Ancestral Roofs

"In Praise of Older Buildings"

Monday, May 22, 2017

A little more Mary

schoolmaster William Donnelly house (c.1859)
Some time ago, in March to be precise, I went on a bit about one of my favourite Picton streets, Mary Street. Mary is unusual in that it appears in several spots through the southern part of town. West Mary is the section I visited in my last post.

The part of Mary Street which runs eastward from Picton United Church is called East Mary on the maps, not surprisingly. Somewhere in my memory is Short Mary. I will investigate on my next wander through that old part of town; there's an interesting rubblestone house I want to explore further.

But for now, here is the little brick house I mentioned at the end of my March ramble. Unfortunately, there is a car parked in front, but I can live with that, in that it likely belongs to folks who purchased it (the Streetview photo still shows a realtor's sign out front) and tidied up both house and property (I had a secret fear that someone with little imagination might buy it, knock it down, and put up a four-plex on the wooded site.) I like these folks already.

What I really like about this snug cottage hiding at the end of a long sloping well-treed lot is recounted in The Settler's Dream. Stokes and Cruikshank give the house special attention, as well they should. They note the unusual form of the brick cottage: "a storey-and-a-half with a peaked gable over the front door, quite unusual for a hip-roofed structure." They mention the flanking single-storey wings, a symmetry recalling to me the Greek temple form.

The feature that distinguishes this wee house even more is its brickwork, currently covered with handsome blue paint. This is another of Picton's unique row-lock bond houses, bricks laid on their edge, a style made 'famous' by the Welch brothers. I've written about this brick construction a few times- in the March post I mentioned above, and if you're in a brick mood, you could visit herehere, and here. There's even an example in Port Britain, with some very interesting PEC connections.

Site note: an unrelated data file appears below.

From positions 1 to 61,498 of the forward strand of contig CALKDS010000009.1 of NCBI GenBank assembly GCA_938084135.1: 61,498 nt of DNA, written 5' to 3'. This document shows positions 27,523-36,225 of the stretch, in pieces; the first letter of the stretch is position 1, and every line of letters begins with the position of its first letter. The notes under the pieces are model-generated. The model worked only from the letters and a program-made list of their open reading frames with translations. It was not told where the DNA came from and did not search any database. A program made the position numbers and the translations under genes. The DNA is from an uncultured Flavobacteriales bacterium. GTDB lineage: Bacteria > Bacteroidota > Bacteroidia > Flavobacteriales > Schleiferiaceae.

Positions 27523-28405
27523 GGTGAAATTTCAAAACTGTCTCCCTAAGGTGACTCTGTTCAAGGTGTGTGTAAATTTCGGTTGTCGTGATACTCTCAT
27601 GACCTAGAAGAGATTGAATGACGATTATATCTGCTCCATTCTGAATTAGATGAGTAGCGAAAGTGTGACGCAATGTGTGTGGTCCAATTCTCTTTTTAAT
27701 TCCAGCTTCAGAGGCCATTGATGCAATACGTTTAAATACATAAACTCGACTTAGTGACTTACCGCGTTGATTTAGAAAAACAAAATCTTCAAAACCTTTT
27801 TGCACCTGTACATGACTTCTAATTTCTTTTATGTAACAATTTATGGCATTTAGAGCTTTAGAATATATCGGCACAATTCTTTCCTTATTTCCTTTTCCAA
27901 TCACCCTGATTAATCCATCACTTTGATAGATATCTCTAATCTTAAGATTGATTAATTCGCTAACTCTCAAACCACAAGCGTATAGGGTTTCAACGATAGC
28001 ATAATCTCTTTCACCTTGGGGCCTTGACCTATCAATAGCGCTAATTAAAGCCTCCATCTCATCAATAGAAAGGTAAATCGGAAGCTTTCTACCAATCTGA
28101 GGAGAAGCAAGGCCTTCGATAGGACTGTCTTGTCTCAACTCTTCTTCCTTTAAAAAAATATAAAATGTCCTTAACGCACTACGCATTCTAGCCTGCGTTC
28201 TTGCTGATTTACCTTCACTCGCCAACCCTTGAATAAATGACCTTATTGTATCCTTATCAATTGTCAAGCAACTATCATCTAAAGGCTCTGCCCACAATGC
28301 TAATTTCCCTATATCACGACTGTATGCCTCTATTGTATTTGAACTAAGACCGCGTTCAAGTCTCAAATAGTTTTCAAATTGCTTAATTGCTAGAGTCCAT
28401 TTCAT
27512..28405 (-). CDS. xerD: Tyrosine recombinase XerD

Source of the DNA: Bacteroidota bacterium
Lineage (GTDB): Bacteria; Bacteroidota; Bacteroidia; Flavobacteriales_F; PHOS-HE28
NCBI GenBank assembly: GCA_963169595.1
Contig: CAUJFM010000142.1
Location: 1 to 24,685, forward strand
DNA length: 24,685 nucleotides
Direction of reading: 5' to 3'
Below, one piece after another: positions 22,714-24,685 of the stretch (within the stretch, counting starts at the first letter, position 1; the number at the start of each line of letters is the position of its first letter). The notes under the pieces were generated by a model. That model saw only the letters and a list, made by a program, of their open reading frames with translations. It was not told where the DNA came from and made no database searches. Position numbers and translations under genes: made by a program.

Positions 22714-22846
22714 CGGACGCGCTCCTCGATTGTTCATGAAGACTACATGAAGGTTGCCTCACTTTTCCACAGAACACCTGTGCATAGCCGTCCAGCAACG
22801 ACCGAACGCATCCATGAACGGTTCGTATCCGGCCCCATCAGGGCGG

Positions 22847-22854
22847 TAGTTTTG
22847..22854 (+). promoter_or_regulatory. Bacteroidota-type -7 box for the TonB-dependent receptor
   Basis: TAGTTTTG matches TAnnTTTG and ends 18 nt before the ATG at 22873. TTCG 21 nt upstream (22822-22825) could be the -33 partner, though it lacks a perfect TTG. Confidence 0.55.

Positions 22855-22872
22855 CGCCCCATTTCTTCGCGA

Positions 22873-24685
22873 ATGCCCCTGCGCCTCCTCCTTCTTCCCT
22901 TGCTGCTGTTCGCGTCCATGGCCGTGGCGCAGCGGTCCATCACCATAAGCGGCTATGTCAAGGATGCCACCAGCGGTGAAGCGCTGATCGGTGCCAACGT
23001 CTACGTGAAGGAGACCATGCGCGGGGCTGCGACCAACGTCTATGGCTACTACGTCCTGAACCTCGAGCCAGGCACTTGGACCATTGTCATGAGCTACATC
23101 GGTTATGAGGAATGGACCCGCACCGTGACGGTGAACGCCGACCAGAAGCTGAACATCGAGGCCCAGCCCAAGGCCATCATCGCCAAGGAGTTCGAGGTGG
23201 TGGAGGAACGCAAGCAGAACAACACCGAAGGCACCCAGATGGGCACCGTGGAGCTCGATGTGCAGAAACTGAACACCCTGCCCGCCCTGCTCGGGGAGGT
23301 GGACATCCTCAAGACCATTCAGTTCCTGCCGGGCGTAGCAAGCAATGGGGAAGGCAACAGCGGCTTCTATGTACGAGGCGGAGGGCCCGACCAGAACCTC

This house sports rowlock bond construction with a twist. It's the only example in town where "row-lock courses alternate with headers laid conventionally to create a series of continuous horizontal cells or rectangular tubes encircling the building." Bands, I would suggest. Can you see them in this photo?

SD goes on to relate that the cottage was built around 1859 for Picton schoolmaster William Donnelly and his wife Margery. I have been unable to find the dates of the old Queen Mary Public School just up the hill on East Mary, but it's intriguing to think one of its staff might have resided here. The cottage would have been a great spot for someone teaching nearby.

I'm sure I can recall this school building from my early days. Pictonians, let me know? Now the empty space offers free parking, with a million dollar view. Wasn't always such a great view, as I will recall the next time I write about East Mary Street, and its industrial past.

(quotes from The Settler's Dream, page 245.)


  1. Thanks for your musings about Mary Street. I remember the Mary Street School very well - in 1958, I attended Queen Elizabeth Public School in Picton, but once a week, all the Grade 7 boys from QEPS would walk to Mary Street School for our 'Manual Training' classes where we tried to make bird houses without cutting off our fingers.

  2. Another great post! We've always called this part of the street Mary Street (running from the church east, past where the school used to be, as far as the corner where it becomes York St), with East Mary (or Short Mary) running only between York St and Bridge. Looking forward to your post about the industrial past in this bit of town.